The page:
The real news is that the crimes committed at gitmo haven't stopped, they've just started committing them at Bagram air base instead, where there's way less pesky international observers and stuff.
  • Re:No shit! (Score:5, Informative)

    by artor3 (1344997) on Friday January 27, 2012 @01:16AM (#38836573)

    So many lies, I feel like I'm shouting into a hurricane....

    1) It's good that the stimulus funds came with strings attached. That's a heck of a lot better than just handing out money with no oversight. If these companies weren't willing to accept the strings, all they had to do was pay back the funds, or not take them in the first place. When you take out a loan, the bank isn't "taking over" your finances.

    2) Since you acknowledge that banks left the TARP program because they didn't like the attached strings, that seems to me to be proof that it was NOT a takeover. Generally you don't let people opt out of being taken over.

    3) You claim that a bill 2000 pages long is incomprehensible. Do you realize how short that is? That's less than half the length of the Harry Potter series. Even less, in terms of words, since if you've ever looked at the raw text of a bill you'd know they have huge margins and triple spacing between lines. If you think no one has read it, you're a fool. You can be sure that the Republicans went through every page with a fine tooth comb. The worst they found was the provision that allowed the sick and elderly to get a free appointment with their doctor to discuss Do Not Resuscitate Orders and the drafting of a will.

    4) The Keystone pipeline was rejected because the Republicans didn't give Obama time to thoroughly review it. They insisted on setting a short timeline, so he rejected it rather than approve it without doing the necessary research.

    5) The fact that China has poor environmental regulations doesn't mean we should follow suit. That's called a race to the bottom. If China made slavery legal, would you suggest we do the same to stay competitive?

    6) I live in Washington state. I closely followed the build up to Boeing's announcement that they were moving the 787 production to SC. It certainly seemed like retaliation, and the NLRB agreed.

    7) Your claim that all five members were appointed by Obama is laughable. You clearly just looked it up on Wikipedia, because otherwise you would know that at the time of the ruling the board had two Obama appointees, one Bush appointee, one Clinton appointee, and one vacancy. Do your homework next time.

  • by rbrander (73222) on Friday January 27, 2012 @01:32AM (#38836633) Homepage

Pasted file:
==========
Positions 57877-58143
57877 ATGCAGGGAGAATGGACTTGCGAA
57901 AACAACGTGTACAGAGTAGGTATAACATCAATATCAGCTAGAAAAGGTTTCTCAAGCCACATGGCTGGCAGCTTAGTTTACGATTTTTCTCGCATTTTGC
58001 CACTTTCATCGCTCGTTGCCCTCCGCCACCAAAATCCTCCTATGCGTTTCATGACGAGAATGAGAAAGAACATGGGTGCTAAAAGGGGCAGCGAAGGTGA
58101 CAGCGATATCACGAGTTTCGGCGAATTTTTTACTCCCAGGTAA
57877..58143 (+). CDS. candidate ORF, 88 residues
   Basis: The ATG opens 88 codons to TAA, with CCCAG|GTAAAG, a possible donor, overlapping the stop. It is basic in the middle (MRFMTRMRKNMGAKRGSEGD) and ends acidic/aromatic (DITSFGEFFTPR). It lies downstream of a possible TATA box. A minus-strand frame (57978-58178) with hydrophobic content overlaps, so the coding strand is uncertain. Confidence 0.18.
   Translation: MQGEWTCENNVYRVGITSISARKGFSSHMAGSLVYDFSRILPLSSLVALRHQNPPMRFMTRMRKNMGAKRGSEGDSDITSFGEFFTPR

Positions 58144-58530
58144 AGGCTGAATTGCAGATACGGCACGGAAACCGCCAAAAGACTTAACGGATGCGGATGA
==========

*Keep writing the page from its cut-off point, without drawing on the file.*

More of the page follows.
So I went to cnn.com and searched on "canada killing trial" and the top story is titled "Bomb threat delays 'honor' murder trial in Canada", so, yup, the media got the bomb threat story out once it was confirmed.

    In the story:

    "In taking the stand, Shafia swore to tell the truth on the Quran and he again invoked the holy book to say Islam does not condone killing people to preserve a family's honor."

    I admit the word "Muslim" does not appear. Just Islam. And Quran. And all their names and country of origin.

  • Re:No shit! (Score:4, Informative)

    by StevenMaurer (115071) on Friday January 27, 2012 @01:49AM (#38836683) Homepage

    For anyone who did a TL;DR on this, the "No Strings attached" link goes to a WSJ opinion piece complaining about doling out dollars only when States are willing to pony up part of it - a practice that's well over 100 years old (and well known to save money because while anyone will take a 100% free gift, less money is spent when people have to pay a part of it). There's some whaaagarble about not being able to continue to pay for benefits after the money has run out, which is an obvious (and stupid) point to make. You don't get something if you don't pay for it. Then, there's bashing over non-transference clauses (so if you say you're going to build a road with Fed dollars, you don't switch around your budget to lower what you were going to pay for the road anyway, and use the savings to put into some lawmaker's slush fund). Again - these types of clauses are literally over a century old, so it's hardly a "string", other than a standard "do what you say you're going to do with the money" type of string.

    I'm not going to even go into the rest. It's pure partisan bullshit. It's Republican farmers who are against the Keystone pipeline, for example. They're terrified about what a leak will do to their water supply. And the President isn't getting a single vote from them.

    But look, ArcherB is going to believe what Archer B wants to believe, no matter what. When someone decides to believe something, there's not a single fact that's going to keep them from doing so.

  • by Anonymous Coward on Friday January 27, 2012 @02:49AM (#38836829)

    We can ignore the fact that the Koran says specifically not to do honour killings, that this was a cultural element predating Islam and that while existing under different names it's a practice not unique to Muslims.